Acceptance into the dog show world has not been without friction. Until about 10 years ago, the American Plott Association and the National Plott Hound Association were bitter antagonists. The former stresses the Plott's kinship with the cur, omits the word hound in its title, and encourages the older red-to-yellow "buckskin" coloring; the latter, accredited by the United Kennel Club since 1946, favors a coonhound profile and voice while disdaining any emphasis on buckskin-colored dogs.
"It was dirty, with a lot of name-calling and innuendoes," recalls John Jackson, a former president of the American Plott Association who helped the American Kennel Club, whose judges oversee Westminster, to write the standards for the breed. "We've finally agreed to disagree." The AKC standards declare that "any shade of brindle (a streaked or striped pattern of dark hair imposed on a lighter background) is preferred.""Plotts will probably never make it to the finals of Westminster," Jackson said to me back in 1999. "They aren't natured to be show dogs."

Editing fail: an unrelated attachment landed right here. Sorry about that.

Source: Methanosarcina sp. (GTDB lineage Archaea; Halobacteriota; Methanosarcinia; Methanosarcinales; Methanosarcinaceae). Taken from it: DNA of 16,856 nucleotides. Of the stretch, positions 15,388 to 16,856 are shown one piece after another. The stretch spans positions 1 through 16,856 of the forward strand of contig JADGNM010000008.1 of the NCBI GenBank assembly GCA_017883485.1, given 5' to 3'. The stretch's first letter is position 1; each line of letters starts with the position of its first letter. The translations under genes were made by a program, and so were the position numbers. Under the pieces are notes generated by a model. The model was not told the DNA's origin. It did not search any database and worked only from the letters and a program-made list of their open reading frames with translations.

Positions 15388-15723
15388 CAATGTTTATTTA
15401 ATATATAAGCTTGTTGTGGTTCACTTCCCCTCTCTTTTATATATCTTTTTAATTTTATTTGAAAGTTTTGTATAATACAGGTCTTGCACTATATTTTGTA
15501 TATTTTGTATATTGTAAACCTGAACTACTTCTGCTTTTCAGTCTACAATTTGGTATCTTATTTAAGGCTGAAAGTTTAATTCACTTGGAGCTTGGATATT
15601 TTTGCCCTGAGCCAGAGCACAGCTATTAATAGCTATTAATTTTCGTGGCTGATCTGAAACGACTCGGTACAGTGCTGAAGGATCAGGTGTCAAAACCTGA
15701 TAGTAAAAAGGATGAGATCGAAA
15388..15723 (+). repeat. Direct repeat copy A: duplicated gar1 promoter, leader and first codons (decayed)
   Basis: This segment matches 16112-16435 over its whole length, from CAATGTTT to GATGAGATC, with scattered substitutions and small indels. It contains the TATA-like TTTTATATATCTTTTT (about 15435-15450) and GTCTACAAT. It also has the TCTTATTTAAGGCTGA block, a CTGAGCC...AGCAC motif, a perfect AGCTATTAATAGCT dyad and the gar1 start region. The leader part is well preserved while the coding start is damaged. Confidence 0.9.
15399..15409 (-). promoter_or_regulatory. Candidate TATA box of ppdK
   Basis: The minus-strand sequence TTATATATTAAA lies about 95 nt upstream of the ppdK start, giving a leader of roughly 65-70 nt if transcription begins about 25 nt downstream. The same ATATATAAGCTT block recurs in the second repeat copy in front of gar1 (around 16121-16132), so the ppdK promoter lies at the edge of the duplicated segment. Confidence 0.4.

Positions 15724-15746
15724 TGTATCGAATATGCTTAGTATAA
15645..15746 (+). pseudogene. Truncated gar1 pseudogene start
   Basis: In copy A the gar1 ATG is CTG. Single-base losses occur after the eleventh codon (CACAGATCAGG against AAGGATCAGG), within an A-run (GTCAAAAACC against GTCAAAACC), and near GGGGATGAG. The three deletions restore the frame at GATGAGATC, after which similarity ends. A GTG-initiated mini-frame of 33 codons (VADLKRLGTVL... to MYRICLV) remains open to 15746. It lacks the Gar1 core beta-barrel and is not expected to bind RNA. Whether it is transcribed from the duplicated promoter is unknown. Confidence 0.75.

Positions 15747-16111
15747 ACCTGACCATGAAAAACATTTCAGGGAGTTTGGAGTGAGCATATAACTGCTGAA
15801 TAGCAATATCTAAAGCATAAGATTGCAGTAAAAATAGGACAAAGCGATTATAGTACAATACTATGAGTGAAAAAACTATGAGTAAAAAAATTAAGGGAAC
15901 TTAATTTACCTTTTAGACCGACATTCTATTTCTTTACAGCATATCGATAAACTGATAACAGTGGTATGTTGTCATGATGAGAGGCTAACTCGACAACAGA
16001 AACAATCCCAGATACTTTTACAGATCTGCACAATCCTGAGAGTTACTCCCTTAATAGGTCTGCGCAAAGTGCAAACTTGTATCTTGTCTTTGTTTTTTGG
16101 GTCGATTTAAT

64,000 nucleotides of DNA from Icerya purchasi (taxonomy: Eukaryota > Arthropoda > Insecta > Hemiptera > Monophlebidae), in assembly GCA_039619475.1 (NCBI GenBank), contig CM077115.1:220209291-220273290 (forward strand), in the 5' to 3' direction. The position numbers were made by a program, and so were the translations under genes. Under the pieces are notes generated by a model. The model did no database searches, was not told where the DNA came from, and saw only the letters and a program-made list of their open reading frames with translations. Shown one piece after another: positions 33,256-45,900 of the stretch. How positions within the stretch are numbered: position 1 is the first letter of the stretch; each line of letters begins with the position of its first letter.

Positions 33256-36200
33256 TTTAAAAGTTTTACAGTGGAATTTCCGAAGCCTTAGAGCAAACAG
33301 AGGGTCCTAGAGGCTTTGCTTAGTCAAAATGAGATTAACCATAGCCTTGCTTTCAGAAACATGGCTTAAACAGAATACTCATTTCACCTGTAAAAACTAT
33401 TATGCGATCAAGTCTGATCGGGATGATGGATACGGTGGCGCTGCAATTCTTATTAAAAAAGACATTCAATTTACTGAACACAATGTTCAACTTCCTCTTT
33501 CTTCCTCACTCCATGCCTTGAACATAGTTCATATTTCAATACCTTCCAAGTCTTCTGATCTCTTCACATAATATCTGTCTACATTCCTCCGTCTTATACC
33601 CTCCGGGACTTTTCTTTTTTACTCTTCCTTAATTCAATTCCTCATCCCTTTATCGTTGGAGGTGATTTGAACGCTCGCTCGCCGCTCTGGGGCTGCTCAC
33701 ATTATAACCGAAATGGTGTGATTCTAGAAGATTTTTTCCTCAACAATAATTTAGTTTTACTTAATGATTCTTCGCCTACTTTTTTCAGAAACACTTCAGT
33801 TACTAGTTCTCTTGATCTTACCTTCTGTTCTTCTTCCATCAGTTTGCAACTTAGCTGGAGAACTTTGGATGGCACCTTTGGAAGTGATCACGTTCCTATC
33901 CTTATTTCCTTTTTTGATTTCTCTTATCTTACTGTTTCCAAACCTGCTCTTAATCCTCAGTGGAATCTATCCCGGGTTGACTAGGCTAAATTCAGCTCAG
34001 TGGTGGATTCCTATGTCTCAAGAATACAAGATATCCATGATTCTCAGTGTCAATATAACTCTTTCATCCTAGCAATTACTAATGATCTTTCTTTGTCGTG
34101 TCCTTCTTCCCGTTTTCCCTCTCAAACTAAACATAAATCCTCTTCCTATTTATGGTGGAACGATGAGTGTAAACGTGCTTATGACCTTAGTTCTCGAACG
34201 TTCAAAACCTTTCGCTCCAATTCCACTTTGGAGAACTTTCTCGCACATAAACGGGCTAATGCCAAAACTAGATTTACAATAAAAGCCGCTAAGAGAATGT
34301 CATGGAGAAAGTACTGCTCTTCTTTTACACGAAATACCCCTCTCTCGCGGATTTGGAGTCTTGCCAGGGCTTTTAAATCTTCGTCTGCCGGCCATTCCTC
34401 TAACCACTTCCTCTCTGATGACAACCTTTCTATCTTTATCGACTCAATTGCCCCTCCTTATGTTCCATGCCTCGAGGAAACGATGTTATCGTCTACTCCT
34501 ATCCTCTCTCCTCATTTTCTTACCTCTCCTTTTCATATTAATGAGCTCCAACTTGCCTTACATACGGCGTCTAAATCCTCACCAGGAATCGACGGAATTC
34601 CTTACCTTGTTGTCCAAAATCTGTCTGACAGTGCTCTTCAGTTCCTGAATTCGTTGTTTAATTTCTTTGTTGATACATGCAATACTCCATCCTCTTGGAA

Three of the Plotts scheduled to compete at Westminster were believed to be too stressed to make it into the ring. The winner of best in breed, Black Monday, did not win the hound group and so did not advance into the starry best-in-show final round. But for creatures that aren't used to standing at attention with their ears, paws, and tails just so, the newcomers performed admirably.
If they don't flinch from a snorting charge by a wild boar, how many years will it be before they learn to withstand the prying hands and eyes of an old bore in a tuxedo?
Richard B. Woodward is an arts critic in New York.